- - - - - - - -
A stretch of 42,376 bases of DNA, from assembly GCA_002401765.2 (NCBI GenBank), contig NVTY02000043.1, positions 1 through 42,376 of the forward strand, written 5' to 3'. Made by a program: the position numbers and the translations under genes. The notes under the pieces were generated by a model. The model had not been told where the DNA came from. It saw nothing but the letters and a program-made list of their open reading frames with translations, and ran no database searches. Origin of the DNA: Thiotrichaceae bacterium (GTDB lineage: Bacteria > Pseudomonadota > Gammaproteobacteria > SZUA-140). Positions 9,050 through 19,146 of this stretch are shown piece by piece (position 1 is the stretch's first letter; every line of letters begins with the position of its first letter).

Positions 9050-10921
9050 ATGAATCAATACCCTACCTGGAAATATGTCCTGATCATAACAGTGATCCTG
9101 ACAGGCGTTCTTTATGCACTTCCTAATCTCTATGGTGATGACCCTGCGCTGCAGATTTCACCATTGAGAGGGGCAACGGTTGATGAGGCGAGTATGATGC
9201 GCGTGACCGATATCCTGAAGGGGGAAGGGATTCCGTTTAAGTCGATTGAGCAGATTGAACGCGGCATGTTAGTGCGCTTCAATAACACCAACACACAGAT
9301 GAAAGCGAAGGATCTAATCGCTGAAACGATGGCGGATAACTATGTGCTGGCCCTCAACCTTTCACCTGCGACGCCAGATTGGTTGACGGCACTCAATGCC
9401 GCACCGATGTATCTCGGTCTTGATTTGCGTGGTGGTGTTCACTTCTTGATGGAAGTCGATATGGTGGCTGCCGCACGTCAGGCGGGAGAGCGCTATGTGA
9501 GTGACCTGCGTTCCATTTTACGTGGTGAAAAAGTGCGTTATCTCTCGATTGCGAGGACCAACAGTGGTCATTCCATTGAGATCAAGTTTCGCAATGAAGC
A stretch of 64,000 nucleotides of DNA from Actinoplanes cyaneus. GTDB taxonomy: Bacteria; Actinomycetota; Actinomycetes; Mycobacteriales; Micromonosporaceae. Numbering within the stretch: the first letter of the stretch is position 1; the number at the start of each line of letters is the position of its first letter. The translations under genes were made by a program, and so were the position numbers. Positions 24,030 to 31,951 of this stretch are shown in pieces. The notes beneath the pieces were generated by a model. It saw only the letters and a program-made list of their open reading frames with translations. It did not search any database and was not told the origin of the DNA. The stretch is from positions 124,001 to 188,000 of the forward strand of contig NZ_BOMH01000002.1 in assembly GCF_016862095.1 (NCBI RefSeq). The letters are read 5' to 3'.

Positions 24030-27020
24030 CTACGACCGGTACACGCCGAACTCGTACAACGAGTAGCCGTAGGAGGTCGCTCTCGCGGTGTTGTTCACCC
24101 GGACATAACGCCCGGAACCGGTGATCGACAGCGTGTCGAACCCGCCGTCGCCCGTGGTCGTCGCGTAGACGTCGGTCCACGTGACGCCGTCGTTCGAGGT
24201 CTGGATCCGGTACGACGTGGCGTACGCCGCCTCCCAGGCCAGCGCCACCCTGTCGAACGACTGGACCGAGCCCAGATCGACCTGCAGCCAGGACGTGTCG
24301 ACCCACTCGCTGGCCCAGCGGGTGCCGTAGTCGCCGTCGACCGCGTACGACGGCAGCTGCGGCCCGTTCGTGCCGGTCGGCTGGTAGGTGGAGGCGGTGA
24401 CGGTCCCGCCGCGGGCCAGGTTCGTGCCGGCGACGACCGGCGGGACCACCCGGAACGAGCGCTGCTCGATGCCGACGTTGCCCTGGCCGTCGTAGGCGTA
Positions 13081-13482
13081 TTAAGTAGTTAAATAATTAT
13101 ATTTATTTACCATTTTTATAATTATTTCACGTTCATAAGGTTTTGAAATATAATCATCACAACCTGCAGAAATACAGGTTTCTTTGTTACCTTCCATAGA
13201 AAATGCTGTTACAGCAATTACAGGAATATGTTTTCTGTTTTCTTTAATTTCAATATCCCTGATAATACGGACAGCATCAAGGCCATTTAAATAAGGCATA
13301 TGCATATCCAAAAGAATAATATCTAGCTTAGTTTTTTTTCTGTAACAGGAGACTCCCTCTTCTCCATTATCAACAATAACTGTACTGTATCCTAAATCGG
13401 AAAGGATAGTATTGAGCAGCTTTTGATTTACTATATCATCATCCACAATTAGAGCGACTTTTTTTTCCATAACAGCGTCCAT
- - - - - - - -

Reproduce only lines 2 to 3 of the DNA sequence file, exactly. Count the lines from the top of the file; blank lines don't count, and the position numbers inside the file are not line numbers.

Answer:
Positions 9050-10921
9050 ATGAATCAATACCCTACCTGGAAATATGTCCTGATCATAACAGTGATCCTG